Data is the most lucrative commodity right now and procurement of this valuable resource has come at the cost of privacy for consumers. Ever since the news broke out that Facebook (FB) inadvertently provided Cambridge Analytica, a British political consulting firm, access to the user data of millions of Facebook subscribers, resulting in Russian interference in the 2016 Presidential election, people have been hyper-vigilant to what, and how, the information they share on the internet is stored. Privacy concerns online are just as important as locking your doors at night to keep safe. Depending on what you share on social media, you could be placing yourself, and most importantly, the data you’ve shared, at risk.
Concerns related to information shared on social media is one thing, but a recent consumer report suggests that some toy manufacturers may be selling toys that collect information from the children who play these products. With the advent of new technologies that are working to solve the world’s greatest issues also come major modifications to products designed for the toy industry. When I was growing up, a simple action-figure got the job done, and my imagination took care of the rest, but the stakes are much higher now. “Smart toys,” as they’ve come to be known, have a combination of sensors, cameras, microphones, data storage, and sometimes GPS, according to NBC.
“Data collected from interactions or conversations between children and toys are typically sent and stored by the manufacturer or developer via server or cloud service. In some cases, it is also collected by third-party companies who manage the voice recognition software used in the toys.”
–FBI Report on Internet-Connected Toys, July 17, 2017
The FBI’s consumer warning on smart toys also mentions that home addresses, Wi-Fi information, and other sensitive data could be exposed when children are playing with these “smart-toys.” Back in January, VTtech (VTKLF), one of the more popular brands of electronic toys, was fined $650,000 for collecting information from children without parental consent, as well as failure to secure recorded information on the company’s servers, resulting in the exposure of personal data from over twelve million children and parents, according to Consumer Reports.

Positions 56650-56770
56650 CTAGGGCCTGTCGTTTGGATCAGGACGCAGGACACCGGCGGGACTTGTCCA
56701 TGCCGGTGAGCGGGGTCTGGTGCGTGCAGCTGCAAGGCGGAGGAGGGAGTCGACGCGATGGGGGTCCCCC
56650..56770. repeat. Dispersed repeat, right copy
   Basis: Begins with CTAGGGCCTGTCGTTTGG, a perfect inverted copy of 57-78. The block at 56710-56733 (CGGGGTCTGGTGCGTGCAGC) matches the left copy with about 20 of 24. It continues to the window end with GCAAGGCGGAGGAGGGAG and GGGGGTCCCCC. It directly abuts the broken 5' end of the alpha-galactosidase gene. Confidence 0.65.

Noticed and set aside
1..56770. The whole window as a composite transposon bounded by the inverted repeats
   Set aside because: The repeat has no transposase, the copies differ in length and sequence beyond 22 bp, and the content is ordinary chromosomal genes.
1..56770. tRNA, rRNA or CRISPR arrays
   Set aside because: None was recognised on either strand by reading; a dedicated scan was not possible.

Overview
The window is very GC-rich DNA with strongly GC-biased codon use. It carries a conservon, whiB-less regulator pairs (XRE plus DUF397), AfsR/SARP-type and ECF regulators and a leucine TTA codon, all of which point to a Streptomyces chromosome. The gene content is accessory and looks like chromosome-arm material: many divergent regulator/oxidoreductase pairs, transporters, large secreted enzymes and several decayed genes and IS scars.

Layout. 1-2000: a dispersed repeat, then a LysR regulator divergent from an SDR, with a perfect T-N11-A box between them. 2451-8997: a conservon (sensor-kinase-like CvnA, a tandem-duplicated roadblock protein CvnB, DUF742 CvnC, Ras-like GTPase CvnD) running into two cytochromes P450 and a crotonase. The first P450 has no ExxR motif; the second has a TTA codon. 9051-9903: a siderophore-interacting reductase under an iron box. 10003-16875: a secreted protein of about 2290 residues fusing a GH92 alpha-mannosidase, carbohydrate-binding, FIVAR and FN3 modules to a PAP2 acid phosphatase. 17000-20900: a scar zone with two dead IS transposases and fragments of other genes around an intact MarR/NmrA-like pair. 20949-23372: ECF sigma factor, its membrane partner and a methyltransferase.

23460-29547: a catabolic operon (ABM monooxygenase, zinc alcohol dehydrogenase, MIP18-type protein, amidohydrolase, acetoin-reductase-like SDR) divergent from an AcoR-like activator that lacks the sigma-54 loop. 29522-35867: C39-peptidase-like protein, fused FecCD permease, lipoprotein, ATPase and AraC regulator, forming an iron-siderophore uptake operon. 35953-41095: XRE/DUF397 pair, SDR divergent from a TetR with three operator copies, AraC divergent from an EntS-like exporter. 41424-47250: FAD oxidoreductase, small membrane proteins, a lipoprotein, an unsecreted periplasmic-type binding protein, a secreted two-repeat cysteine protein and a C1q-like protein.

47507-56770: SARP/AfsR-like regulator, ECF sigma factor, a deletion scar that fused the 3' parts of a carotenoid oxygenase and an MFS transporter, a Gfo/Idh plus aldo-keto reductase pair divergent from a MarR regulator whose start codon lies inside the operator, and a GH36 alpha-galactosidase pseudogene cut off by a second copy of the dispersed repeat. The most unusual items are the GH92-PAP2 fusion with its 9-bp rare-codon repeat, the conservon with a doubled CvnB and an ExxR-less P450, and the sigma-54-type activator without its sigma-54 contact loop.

In recent news, Mozilla discovered that the Amazon Fire HD Kids’ Edition (AMZN), a popular e-reader from the global marketplace behemoth, shares user data with third-party entities and stores all data captured from the device, which, to be clear, is marketed to children ages 3 and older. As more and more products become connected to the internet, consumers who purchase “connected” devices are placing their personal information at risk.
Amazon (AMZN) was quick to dispel these rumors, especially how untimely the news came about, with the holiday season only a few weeks away:
“Amazon has a longstanding commitment to privacy and data security, and Amazon FreeTime on Fire Kids Edition tablets is compliant with the Children’s Online Privacy Protection Act (COPPA). We do not share children’s data with third-parties.”
Big Data, the catch-all term for massive amounts of information that, following in-depth analyzation, can help companies across all industries create and innovate to meet the demands of consumers, but the water starts to get murky when people aren’t aware that their personal information is being used. In the case of children’s toys, security expert Troy Hunt told Vox that information stored by CloudPets toys had been exposed, giving anyone access to children’s names, birthdays, and other information shared by children while playing with their toys.
“There’s no doubt whatsoever in my mind that there are many other connected toys out there with serious security vulnerabilities in their services that sit behind them.”
–Troy Hunt, Security Expert
Recent reports suggest that the smart toy industry is projected to reach $18 billion in revenue by 2023, but if this impressive growth comes at the cost of parental concern for their child’s safety, maybe toymakers should just go back to action-figures, you know, toys that aren’t Bluetooth-enabled.